Underneath the Lintel, SF

Written by:
Suzanne Weiss
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By Glen Berger
Starring David Strathairn
Directed by Carey Perloff
American Conservatory Theater (A.C.T.), San Francisco
Oct. 23-Nov. 17, 2013

There is something mesmerizing about the rhythm of Glen Berger’s “Under the Lintel.” Just as you think you are falling asleep in the beginning of the eccentric Dutch librarian’s rambling tale of receiving a book in the “return slot” that is 113 years overdue, you jolt awake to the awareness that you are listening to no less than the history of the world — and mankind’s struggle to make sense of it. Some 90 minutes later, as the formerly-stodgy ex-librarian (he got fired for taking time off to travel the globe in search of the offending reader) dances off the stage to a jaunty klezmer tune, you realize that you have witnessed something of a theatrical miracle.

“Underneath the Lintel” is about miracles and — whether you believe in them or not — it’s hard to remain unaffected by what it is telling you. David Strathairn (“Good Night, and Good Luck”) is something of a miracle himself in this bravura solo performance. Deftly directed by American Conservatory Theater artistic head Carey Perloff in a new production (the play ran for some 450 performances in New York), he embodies the Everyman, searching for some meaning and a way to get along in a senseless, often violent and cruel world. And, in that, his journey mirrors that of the man he seeks, none other than The Wandering Jew, a legendary figure who turned the suffering Christ away from his doorstep as he carried the cross to Golgotha, thus dooming himself to roam the earth for all time, much like The Flying Dutchman, now playing at the San Francisco Opera House just down the road.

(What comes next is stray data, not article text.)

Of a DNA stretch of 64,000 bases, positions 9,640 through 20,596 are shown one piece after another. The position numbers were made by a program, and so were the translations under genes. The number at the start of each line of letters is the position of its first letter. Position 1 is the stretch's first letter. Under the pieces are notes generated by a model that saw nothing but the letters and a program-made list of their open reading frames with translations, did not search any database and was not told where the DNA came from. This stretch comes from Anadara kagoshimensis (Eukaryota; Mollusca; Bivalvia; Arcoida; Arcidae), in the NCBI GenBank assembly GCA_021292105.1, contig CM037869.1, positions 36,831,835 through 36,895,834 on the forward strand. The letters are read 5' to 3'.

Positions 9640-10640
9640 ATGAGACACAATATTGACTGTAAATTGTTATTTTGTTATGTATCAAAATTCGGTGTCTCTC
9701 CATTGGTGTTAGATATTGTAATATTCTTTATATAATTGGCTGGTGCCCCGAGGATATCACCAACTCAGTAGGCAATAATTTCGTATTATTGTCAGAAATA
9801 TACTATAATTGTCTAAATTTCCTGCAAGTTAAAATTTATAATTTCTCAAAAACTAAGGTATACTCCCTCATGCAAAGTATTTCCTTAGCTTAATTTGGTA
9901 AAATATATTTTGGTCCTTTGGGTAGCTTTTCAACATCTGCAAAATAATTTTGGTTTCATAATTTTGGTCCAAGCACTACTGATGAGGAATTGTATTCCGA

I digress, but “we will proceed” as the librarian says whenever he goes off the track of his tale. And “we will proceed” may well be the mantra of this story — unless it is “I was here,” a graffiti found on rocks, caves and walls through the ages, perhaps written by his quarry or, as the librarian observes, by Kilroy, either way a metaphor for man’s journey through the world. Ably aided by Nina Ball’s inventive set design, something of a British jumble sale of trunks, clothes racks and other debris, flanked by a giant blackboard on which the librarian draws rude replicas of things like dogs and his brain and a pull-down screen on which maps and photos appear, Strathairn makes his incredible journey, opening up a meek man’s life as he goes.

Did I mention that this is all very funny? Well, it is, partly due to the script and partly to the actor’s superb characterization. There’s a running joke about a certain Broadway show and another about the librarian’s ambitious associate back in Holland and a lot more. The librarian’s befuddled manner is pretty hilarious on its own.There are many delights in “Underneath the Lintel.” Step in and enjoy them.

Suzanne Weiss

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